I’m not sure if George Orwell or Franz Kafka is writing this script. But no matter—the team is lost, and while life may unquestionably not be fair, I see no other way out but the manager relieving all the pressure and enabling a group of shell-shocked and perhaps beaten players to start again.
Let me dispense with the game. The cross was brilliant though even at the outset we were allowing Brighton too much space. I am not certain which came first—the injury or the mistake. No mind, it as a cruel fate for both our captain—who may face months on the shelf if it is a rotator cuff injury—and his teammates who then spent the next hour seemingly in shock. Of course Vertonghen would have a collision leaving him with a shiner below the same eye which Eriksen—apparently—had wounded in less honorable circumstances.
The second goal was down to some pretty porous defending by Davies, Gazzaniga spilling another ball, and a superb cross. But the evidence of our dissolution as a quality football club was rampant—in no section of the pitch did we excel. The break brought a short-lived burst of energy followed by the Seagulls taking the game back and Connolly’s second goal an inevitable consequence. This was Brighton—one of the weakest teams in the league, the least capable of scoring, the worst at home—and, as one of the match commentators put it, Spurs made them look like Real Madrid.
So why Poch to suffer the consequences? Why should it be anyone else? One can rag on Eriksen’s attitude, lament Dele’s regression, wonder what happened to our back four, condemn the failure of our forward players to link up, even single out Lloris for an increasing penchant for huge errors—and yet at its core, don’t all of those critiques, and several others, reflect on the head man? When players report that a) they have taken to begin calling him “Big Brother” because he has retreated to his office to watch training sessions on video, or b) openly question his tactical decisions as several players did after the Bayern debacle, well surely they have stopped listening. It matters not whether their agendas or selfish or not, or whether they are living up to even the more modest wages Levy pays them. You can’t sack an entire squad, nor even several of the biggest transgressors until January at the earliest. How can we see better results in the intervening three months?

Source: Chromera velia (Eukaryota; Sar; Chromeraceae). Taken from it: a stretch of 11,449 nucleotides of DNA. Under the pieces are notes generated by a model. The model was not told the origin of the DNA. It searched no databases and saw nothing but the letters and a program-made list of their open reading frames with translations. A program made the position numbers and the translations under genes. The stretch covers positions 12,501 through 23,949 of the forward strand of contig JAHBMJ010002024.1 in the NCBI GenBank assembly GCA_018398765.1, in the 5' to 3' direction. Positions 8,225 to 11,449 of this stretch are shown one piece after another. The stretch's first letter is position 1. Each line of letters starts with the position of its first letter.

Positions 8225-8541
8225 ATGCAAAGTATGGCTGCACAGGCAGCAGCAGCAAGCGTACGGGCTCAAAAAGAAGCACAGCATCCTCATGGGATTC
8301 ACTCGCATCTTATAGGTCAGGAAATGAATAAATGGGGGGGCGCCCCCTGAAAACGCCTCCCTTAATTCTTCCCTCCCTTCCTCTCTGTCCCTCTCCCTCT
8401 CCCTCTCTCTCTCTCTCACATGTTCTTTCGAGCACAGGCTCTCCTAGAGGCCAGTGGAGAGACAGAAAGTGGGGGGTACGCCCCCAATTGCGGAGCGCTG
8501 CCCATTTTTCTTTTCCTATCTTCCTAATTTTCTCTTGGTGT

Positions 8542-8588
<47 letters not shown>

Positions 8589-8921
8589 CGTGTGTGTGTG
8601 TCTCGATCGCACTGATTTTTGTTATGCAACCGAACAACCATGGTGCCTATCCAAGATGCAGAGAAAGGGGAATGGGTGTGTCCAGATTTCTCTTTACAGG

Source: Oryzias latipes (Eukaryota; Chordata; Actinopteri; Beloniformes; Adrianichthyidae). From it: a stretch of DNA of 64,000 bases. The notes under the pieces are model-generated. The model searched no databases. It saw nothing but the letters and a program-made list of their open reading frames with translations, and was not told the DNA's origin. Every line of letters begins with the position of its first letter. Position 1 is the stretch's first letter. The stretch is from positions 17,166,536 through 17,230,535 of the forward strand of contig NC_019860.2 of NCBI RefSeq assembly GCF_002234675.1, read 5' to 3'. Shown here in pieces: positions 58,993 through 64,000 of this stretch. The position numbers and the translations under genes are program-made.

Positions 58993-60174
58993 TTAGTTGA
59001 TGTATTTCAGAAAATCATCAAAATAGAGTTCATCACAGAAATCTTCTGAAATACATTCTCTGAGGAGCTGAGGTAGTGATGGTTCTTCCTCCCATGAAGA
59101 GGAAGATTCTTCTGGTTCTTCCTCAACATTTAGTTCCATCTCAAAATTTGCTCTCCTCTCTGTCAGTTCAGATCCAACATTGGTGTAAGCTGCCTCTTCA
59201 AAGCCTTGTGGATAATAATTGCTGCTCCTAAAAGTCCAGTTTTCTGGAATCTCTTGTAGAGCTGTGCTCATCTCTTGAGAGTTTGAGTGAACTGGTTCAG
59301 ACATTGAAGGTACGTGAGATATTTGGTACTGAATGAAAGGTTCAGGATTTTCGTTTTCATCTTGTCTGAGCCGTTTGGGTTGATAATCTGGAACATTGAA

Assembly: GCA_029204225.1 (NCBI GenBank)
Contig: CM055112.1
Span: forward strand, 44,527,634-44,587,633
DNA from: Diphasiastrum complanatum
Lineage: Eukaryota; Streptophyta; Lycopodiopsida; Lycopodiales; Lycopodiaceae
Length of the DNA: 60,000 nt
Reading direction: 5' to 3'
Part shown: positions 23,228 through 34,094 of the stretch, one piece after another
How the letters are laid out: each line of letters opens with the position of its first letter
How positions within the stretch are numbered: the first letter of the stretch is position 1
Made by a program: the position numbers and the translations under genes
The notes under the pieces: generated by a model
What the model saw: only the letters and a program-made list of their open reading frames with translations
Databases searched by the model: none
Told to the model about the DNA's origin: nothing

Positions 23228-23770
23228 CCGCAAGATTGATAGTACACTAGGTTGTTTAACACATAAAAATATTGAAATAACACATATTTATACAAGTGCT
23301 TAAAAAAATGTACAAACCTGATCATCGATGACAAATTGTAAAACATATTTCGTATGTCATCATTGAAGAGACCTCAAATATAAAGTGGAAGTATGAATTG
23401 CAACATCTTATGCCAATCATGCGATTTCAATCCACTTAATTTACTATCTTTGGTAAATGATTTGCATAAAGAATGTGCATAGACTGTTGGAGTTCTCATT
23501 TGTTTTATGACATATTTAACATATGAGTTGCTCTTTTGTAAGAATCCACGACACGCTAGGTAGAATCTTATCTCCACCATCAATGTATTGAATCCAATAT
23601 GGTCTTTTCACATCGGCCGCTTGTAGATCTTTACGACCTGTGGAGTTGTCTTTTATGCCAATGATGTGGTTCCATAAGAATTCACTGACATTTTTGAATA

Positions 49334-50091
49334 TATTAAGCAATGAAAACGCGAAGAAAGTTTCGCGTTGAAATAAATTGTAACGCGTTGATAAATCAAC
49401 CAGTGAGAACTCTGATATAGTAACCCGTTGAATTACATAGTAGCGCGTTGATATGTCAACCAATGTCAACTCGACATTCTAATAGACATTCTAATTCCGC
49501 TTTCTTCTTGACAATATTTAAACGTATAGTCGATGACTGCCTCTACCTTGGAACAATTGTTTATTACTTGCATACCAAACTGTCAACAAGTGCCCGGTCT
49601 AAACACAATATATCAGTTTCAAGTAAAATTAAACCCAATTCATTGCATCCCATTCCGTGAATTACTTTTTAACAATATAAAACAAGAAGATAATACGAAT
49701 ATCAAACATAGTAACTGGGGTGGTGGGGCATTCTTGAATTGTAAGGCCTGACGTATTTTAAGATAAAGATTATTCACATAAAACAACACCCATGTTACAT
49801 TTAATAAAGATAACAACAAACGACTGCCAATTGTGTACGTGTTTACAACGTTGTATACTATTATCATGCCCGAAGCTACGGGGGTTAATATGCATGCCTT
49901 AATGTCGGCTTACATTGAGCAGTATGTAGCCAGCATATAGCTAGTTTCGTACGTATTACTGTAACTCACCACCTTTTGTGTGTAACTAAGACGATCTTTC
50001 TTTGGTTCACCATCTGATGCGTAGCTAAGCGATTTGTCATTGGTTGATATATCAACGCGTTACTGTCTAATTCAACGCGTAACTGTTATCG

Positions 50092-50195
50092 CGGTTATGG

And let’s be perfectly clear. Off the growing body of work—games that now comprise nearly two dozen, over more than nine months—this is actually a side barely above relegation quality. Barely. It is not far-fetched to conclude that in another few weeks we could be squarely in the midst of the unthinkable—a battle for league survival. Why should Pochettino be trusted to provide the impetus and intelligence and leadership to change things? Do I believe a new man will “save this season”? No, because this season– if the standards are trophies, progress beyond Group Stage in the Champions League, and gaining a return spot in that league for next year– is already lost. The only saving is to find the players and the attitude necessary to go forward, with the knowledge that it might take a full season or more to even approach the solution.
It’s all very sad. Perhaps undeserved. Undoubtedly harsh. Ironic with the NFL arriving tomorrow to put another marker down for the glory and power of the new ground—as the team which occupies that space dissolves into mediocrity—or worse. We will thank you, Mauricio, for all the achievement—silverware or not. It was a damn good run. We used to love you—but it’s all over now.
The views in this piece are those of a fan and do not represent the opinions of SpursWeb
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